Philippines Expands E-filing of Tax Returns, Mulls Personal Income Tax Reduction

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Over the past year, the Philippines has been making great strides in improving its business environment. Chief among these improvements has been the government’s efforts to simplify the country’s tax system. The Southeast Asian nation is now continuing its efforts to improve the system of e-filing tax returns and the promotion of its use by businesses throughout the country.

In February of this year, in order to make filing tax returns simpler and encourage more tax compliance from taxpayers, the Bureau of Internal Revenue (BIR) announced that it had expanded the number of taxpayers who must now use e-filing to pay their taxes. Taxpayers would now have to enroll, file returns, and pay taxes early using the BIR Electronic Filing and Payment (eFPS) System or use electronic BIR Forms (eBIRforms).

While the initial implementation met with some success, business groups in the Philippines raised a number of problems with the country’s tax system, primarily focusing on the Tax Incentives Management and Transparency Act. Chief among the issues raised by the groups were the unclear requirements relating to the method of electronic filing of income tax returns. Thus the government has been engaged on a path of continuous improvement of the system.

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Chief among the recent improvements has been the substitution of the BIR’s older eFPS e-filing and payment system with the upgraded eBIRForms system and e-mailing returns. Following these changes has been the introduction, on June 8, of the eBIRForms Version 5, a more “streamlined” e-filing solution. The benefits of the new system include:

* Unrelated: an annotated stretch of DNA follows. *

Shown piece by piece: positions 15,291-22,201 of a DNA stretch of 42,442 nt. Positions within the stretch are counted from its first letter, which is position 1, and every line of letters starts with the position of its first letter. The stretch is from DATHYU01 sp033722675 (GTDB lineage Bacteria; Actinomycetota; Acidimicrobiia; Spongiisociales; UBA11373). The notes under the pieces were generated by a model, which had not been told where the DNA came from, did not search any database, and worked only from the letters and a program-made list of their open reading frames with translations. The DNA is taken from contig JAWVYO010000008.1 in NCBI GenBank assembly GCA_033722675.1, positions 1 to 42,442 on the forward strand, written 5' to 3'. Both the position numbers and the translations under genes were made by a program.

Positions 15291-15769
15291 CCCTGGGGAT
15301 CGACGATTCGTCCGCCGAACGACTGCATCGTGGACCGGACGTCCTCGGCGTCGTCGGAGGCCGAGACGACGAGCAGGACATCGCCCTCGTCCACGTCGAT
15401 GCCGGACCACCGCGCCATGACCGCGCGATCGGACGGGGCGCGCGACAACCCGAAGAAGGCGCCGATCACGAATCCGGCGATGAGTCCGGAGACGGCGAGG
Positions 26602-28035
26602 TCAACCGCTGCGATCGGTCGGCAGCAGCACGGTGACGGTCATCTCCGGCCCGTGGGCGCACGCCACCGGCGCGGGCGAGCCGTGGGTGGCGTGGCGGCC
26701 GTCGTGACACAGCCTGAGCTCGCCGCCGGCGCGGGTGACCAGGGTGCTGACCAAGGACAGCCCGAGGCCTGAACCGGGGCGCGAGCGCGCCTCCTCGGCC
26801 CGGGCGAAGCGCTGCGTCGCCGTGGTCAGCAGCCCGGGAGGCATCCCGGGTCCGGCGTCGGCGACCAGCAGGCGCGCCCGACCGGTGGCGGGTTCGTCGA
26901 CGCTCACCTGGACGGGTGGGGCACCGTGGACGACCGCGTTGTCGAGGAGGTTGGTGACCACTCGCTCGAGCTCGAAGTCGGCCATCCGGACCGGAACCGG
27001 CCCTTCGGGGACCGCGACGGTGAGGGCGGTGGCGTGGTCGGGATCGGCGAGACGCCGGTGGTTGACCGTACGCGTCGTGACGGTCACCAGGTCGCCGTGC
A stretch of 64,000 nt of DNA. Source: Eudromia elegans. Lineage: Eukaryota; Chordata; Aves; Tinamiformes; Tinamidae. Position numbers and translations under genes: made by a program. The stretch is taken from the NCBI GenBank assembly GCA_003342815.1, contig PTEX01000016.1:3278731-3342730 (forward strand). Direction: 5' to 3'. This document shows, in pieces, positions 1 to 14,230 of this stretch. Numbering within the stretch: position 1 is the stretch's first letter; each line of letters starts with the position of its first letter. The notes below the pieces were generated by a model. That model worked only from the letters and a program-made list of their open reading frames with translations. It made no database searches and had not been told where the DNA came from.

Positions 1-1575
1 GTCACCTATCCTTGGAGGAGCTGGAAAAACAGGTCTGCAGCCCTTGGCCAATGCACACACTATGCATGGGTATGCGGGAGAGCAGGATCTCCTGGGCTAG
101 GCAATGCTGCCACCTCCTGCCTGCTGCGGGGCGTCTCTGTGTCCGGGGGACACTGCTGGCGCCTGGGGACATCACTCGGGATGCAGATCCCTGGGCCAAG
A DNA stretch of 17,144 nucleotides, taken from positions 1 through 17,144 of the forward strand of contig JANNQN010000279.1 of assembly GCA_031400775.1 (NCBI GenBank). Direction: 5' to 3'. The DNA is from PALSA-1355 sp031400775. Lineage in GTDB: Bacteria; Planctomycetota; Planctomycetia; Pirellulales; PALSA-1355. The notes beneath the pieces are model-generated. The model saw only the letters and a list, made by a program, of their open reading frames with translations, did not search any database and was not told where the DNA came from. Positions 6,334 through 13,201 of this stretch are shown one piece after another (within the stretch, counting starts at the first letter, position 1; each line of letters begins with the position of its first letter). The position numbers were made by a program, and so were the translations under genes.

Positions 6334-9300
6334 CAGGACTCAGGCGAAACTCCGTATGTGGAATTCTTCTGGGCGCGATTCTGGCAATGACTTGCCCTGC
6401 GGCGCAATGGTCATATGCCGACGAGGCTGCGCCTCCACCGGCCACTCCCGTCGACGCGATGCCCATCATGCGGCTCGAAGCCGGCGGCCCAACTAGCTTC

• Verification steps for key taxpayer information
  • Improved security and encryption
  • The removal of bandwidth issues
  • A 90 percent reduction in the file size on the BIR server

Philippine Finance Secretary Cesar Purisima has hailed the new e-filing system’s success, saying, “There is much work to be done in improving the systems employed, but the direction of our e-filing framework has already increased transparency, accountability, and government efficiency.”

Personal Income Tax (PIT)

The Chairman of the Philippines’ Senate Ways and Means Committee, Sonny Angara, has called upon the country’s president, Benigno Aquino III, to lower the rates on personal income tax (PIT). Mr. Angara has already authored a bill calling for lower tax rates. If implemented, the lowered rates are expected to be a boon for low and middle-income earners.

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At 32 percent, the Philippines currently has one of the highest PIT rates in the ASEAN region. Only Vietnam and Thailand have higher rates, both at 35 percent. The top PIT rate in the Philippines begins to be levied on taxpayers once they earn over PHP500,000 (~US$11,031) per year.

In a public statement, Mr. Angara was quoted as saying “We need to think ahead and be competitive in the region but, more importantly, we must give the Filipino people a break…the Department of Finance has already expressed its openness to review and amend the tax rates and brackets, and we welcome this progress.”


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